Reviewed by The Foywonder
Starring Billy Drago, Gil Gerard, Jessica Rose, Randy Wayne, Elize du Toit
Directed by Todor Chapkanov
You know how a lot of horror films open with a famous quotation that corresponds to the theme of the film? The makers of Ghost Town should have dug up a quote about the pointlessness of existence because their movie exists for no purpose and achieves no other goal than to provide Syfy with two more hours of worthless filler.
Billy Drago gets top billing despite having a minor role and half dozen short lines of dialogue. Basically, he’s there because he’s an intimidating looking guy who can sneer on cue. Drago’s Reb Halland is the ringleader of a posse of satanic cowboys. After Halland’s gang guns down every single citizen of the tiny Wild West town of Hope Springs, (As in the “hope springs eternal”. “Eternal” as in how long this movie felt like it lasted), the gang commits ritual suicide by standing in the points of a pentagram and gunning one another down.
We know they are satanic cowboys because preacher Gil Gerard (star of the old “Buck Rogers” TV show) tells us so. All we ever learn about what motivates these satanic cowboys comes when Gerard tells Halland, “Your dark arts will not grant you the immortality you seek.” I am seriously hard-pressed to think of another movie in recent memory that put so little thought into the villains. Halland is the only one that even gets a name or gets to speak. These satanic cowboys seem to exist solely because without them there would be no film. Even with them there is not much of a film here.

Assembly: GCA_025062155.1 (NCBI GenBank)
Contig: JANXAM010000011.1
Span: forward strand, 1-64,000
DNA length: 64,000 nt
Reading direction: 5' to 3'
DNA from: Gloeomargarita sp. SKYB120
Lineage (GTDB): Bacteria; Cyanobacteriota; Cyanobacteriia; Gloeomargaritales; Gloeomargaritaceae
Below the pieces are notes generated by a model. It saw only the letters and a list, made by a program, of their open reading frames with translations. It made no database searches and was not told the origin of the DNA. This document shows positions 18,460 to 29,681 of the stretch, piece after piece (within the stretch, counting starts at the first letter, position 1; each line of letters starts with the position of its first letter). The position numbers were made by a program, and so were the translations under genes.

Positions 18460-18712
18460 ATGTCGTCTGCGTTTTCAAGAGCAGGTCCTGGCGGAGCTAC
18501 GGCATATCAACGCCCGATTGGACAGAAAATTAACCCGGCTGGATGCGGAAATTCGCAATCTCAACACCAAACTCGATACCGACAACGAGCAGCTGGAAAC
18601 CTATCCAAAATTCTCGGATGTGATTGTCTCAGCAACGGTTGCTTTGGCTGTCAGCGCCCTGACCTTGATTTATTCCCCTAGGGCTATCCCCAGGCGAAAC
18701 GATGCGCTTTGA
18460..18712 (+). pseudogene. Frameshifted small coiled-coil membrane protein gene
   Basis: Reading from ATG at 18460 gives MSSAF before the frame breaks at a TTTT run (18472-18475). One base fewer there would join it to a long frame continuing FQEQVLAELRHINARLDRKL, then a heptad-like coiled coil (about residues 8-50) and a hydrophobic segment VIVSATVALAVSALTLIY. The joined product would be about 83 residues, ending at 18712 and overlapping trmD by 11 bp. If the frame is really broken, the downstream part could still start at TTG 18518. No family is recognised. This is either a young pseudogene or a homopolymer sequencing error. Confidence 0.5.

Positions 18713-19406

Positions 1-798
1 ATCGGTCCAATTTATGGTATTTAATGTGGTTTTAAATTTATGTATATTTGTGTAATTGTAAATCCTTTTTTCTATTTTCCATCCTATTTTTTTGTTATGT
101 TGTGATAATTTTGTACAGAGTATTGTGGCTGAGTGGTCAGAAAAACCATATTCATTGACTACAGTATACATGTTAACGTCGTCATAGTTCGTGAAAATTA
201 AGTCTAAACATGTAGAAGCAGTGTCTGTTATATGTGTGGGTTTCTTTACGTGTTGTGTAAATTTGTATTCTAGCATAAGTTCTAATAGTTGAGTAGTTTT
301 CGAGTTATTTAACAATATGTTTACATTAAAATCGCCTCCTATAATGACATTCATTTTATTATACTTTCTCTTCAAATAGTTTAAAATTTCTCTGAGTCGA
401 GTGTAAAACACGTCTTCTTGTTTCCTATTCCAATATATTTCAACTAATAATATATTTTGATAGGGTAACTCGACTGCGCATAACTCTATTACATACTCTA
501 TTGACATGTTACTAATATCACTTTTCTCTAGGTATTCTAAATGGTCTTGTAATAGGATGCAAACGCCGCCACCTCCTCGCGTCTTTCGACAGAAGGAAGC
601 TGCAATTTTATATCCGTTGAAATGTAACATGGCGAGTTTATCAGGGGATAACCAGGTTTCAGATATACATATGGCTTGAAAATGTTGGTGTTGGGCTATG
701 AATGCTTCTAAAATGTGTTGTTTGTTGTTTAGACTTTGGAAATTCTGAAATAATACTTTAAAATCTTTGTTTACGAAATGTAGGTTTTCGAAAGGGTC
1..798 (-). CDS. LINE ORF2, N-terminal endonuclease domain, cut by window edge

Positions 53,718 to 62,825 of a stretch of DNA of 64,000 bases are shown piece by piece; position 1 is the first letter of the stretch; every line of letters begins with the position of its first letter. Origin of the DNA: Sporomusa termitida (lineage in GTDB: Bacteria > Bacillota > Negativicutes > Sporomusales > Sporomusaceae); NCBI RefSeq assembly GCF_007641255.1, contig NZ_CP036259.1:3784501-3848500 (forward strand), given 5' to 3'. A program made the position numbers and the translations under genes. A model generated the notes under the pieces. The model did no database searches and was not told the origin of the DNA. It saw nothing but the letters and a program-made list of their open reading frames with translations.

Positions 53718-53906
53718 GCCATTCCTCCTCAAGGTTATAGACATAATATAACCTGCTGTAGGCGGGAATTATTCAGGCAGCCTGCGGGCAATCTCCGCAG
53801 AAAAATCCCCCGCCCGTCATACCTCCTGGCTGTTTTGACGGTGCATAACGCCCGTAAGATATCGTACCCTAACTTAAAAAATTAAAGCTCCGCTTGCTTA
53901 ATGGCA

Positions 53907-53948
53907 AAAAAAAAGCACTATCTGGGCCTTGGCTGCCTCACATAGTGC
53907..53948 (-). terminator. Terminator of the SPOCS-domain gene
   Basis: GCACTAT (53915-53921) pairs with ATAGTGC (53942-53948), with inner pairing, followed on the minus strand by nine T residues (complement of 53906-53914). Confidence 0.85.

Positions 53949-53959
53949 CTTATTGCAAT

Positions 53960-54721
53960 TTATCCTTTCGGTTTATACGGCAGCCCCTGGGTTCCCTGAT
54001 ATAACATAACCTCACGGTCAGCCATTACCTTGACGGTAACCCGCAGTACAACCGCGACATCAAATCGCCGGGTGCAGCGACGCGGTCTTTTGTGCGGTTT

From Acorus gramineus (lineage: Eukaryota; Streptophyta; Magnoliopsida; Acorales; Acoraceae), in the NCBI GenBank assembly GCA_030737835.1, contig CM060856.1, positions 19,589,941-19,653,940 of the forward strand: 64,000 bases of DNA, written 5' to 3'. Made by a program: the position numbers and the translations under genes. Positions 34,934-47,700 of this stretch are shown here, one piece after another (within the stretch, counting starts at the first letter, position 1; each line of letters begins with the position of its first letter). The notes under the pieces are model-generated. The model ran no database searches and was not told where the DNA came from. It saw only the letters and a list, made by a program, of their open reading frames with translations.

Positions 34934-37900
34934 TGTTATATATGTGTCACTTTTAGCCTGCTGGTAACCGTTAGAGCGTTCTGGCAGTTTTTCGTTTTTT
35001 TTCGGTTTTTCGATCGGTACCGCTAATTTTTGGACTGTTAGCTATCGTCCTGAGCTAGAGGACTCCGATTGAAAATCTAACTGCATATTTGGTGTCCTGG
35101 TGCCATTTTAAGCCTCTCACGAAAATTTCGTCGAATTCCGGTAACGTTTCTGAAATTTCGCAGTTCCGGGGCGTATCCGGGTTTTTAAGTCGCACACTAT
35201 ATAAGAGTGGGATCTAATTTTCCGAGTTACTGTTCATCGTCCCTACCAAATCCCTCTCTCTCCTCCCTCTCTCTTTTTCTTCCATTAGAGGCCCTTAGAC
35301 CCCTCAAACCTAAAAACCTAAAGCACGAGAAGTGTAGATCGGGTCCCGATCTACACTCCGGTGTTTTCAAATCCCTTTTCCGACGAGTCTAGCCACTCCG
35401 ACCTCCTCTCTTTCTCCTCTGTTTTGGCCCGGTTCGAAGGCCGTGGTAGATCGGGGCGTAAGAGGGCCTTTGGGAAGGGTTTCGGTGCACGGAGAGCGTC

Jump forward to modern times; a busload of students breakdown in the ghost town that once was Hope Springs. Phones can’t get a signal. Watches stop. Everything about the town appears stuck in a time warp leading them to believe they have stumbled into a Wild West replica tourist trap. Oh, it’s a trap, alright. Reb Halland and his unholy posse still haunt the ghost town, going back and forth between being visible and invisible while simultaneously going back and forth between looking human and looking corpse-like, all at the whim of the possibly confused director.
Potential victims include members of the school debate and ice hockey team. It would have been so awesome if the debate team defeated these unholy cowboys by filibustering them back to hell. Their astute math skills will come in handy since numerology plays such a big role in deciphering the situation they are in. What really comes in handy is finding an old journal that just happns to explain everything they need to know right down to the instructions on how to properly place enchanted totems around the town to ward off evil. All they have to do is find where the last totem was hidden before time runs out or the audience grows so bored they change the channel.
The most important student on the bus is actress Jessica Rose (AKA “lonelygirl15”). Her mom is Wiccan and that automatically makes her an expert when it comes to all things supernatural. That she doesn’t look like a goth or act goth doesn’t stop fellow students from taking turns calling her a freak. When she tries to calm another student flipping out after finding another student dead, the guy yells at her, “I don’t live in the freaking Addams Family like you! This is not normal for me!” Instead of ragging on her for her mom being into witchcraft they should have asked her why her voice kept slipping into a New Zealand accent.
Ghost Town doesn’t really work as a slasher or a ghost movie and since it is not the slightest bit spooky let along scary so I hesitate to even label it a horror film. It doesn’t work as a Western either. It doesn’t work as anything really. Not exactly sure what the filmmakers were aiming for other than it being quite apparent they were aiming low.
1 out of 5
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